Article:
The scenery in this stretch of the Thames is particularly reminiscent of a bygone era with weeping willows and cows grazing at the waters edge.  There are public moorings available at Aston on the Berkshire bank, from which point it is a short walk up to The Flower Pot pub (approximately 40 minutes from Hurley).


Through Hambledon Lock and onto the Henley reach cruising along the world famous Royal Regatta course.  In addition to the Regatta, Henley plays host to a variety of festivals - Music, Literary and Traditional Boat Rally.  Immediately past Henley Bridge (2 hours from Hurley) to starboard is the Angel on the Bridge with customer moorings.  Public moorings are available at Mill Meadows, a good point from which to visit the town and also the River and Rowing Museum.  Hotels in the town include Hotel du Vin in New Street on the site of the former Brakspears Brewery, and The Red Lion prominently placed near the bridge.

Marsh Lock

Through Marsh Lock and on to Wargrave where the St George & Dragon riverside Pub and Restaurant can be found.  Mooring available. 


The next lock upstream is Shiplake and then on to the picturesque village of Sonning (approximately 3 hours from Hurley), with a choice of places to eat and stay - the Great House Hotel with moorings alongside and the French Horn Hotel with mooring against tow path just below Sonning Bridge.  For something a little different, take in a show and dinner at the Mill at Sonning Theatre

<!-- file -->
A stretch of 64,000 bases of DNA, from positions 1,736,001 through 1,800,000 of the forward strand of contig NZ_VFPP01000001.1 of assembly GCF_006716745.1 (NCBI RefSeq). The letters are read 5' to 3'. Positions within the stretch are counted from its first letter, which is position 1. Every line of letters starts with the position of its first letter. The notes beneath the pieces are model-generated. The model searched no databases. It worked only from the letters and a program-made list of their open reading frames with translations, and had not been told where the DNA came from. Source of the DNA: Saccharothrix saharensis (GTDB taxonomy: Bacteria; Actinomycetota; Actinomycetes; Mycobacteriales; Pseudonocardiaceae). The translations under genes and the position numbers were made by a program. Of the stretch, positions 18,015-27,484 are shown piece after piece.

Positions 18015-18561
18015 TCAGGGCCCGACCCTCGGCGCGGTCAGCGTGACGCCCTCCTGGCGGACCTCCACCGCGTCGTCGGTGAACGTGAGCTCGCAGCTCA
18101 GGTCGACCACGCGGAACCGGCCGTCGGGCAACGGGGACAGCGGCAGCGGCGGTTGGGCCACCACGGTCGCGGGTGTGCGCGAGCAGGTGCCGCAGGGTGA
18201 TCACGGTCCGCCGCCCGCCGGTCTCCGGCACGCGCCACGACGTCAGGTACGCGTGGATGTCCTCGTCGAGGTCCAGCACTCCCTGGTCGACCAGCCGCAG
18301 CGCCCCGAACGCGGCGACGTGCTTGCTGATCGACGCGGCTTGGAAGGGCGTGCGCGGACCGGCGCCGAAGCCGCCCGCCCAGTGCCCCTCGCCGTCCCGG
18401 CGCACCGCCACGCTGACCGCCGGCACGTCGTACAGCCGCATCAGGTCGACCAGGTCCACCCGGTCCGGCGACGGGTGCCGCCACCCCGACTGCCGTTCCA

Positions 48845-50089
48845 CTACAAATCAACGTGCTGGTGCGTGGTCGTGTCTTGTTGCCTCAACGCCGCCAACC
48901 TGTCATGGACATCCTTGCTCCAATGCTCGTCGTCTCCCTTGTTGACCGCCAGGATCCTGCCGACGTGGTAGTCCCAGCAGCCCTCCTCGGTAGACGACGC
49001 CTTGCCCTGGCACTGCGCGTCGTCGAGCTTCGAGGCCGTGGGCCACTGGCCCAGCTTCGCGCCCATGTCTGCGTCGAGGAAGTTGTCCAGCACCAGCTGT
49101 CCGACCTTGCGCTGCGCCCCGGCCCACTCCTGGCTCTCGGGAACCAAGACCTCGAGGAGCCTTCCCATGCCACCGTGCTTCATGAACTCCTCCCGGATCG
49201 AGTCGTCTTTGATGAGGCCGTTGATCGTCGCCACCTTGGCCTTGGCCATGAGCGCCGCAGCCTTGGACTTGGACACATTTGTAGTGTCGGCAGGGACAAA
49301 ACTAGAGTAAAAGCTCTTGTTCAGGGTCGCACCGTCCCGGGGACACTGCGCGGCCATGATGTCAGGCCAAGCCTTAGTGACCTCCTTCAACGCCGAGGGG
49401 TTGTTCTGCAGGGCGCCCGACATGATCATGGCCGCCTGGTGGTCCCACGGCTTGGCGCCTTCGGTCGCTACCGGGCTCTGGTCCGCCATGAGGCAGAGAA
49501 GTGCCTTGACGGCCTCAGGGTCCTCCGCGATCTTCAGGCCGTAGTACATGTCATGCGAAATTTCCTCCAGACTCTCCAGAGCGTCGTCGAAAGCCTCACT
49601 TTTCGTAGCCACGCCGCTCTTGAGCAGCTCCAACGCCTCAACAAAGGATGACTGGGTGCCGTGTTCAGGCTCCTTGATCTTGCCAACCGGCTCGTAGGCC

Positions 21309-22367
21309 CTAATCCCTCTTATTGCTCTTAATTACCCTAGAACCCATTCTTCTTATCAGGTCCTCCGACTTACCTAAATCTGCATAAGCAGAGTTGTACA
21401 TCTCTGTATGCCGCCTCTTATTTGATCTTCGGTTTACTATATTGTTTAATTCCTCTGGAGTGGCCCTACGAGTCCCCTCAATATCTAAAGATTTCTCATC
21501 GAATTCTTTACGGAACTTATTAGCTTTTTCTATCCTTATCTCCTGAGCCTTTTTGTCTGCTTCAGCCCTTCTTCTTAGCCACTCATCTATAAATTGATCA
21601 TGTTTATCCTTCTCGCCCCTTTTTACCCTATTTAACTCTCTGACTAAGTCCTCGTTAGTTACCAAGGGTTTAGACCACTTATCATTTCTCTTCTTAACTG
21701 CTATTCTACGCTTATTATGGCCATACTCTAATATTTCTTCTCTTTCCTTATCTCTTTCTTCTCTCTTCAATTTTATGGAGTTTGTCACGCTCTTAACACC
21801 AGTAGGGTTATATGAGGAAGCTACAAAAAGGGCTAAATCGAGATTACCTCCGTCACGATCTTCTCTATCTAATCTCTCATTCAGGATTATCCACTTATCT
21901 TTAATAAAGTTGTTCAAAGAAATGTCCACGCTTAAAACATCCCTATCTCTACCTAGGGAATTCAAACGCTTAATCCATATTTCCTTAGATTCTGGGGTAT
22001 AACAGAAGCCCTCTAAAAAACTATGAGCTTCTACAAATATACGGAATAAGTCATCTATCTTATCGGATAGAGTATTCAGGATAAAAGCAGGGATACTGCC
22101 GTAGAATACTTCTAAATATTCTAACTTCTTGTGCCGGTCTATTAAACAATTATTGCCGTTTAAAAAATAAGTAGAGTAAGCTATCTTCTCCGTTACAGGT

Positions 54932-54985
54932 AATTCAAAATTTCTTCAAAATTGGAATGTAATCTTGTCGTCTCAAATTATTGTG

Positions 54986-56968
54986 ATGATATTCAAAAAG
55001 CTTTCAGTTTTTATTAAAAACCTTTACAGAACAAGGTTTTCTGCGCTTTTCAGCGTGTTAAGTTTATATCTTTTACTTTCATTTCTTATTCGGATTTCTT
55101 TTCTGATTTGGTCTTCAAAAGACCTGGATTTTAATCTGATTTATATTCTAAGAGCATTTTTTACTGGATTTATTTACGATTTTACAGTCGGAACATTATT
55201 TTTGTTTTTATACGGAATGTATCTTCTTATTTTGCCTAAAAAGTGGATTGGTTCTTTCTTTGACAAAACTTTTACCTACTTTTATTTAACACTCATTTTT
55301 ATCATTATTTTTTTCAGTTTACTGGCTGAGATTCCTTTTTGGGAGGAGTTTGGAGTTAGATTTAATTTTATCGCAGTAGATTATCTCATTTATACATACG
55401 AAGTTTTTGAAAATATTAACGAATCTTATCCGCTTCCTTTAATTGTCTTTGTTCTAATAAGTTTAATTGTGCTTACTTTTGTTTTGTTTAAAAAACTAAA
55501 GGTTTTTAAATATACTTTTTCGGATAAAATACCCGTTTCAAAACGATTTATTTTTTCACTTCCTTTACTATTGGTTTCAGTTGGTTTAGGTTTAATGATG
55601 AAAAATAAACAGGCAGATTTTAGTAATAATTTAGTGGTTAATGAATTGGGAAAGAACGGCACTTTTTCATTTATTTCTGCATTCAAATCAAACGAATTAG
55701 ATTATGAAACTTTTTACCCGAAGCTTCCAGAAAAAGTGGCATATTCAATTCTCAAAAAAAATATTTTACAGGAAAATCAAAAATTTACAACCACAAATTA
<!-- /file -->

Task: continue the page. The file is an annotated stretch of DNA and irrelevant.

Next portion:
Mapledurham Watermill

Travelling further afield up through Caversham Lock and then to Mapledurham (approximately 5.5 hours from Hurley), where a visit to the fully working watermill is well worth experiencing - open weekends only, mooring available. Mapledurham Estate has played host as the backdrop for a number of films over the years, most notably the 1976 classic "The Eagle Has Landed" starring Michael Caine.

Whitchurch & Goring

Whitchurch and Goring Locks next.  Upon leaving Goring Lock can be found The Swan Hotel at Streatley with moorings alongside. 

Beetle & Wedge

In the stretch of river upstream of Cleeve Lock (approximately 6.5 hours from Hurley) are the Leatherne Bottel with moorings alongside by prior arrangement, and the Beetle & Wedge Boathouse at Moulsford which offers comfortable accomodation and a relaxed dining experience.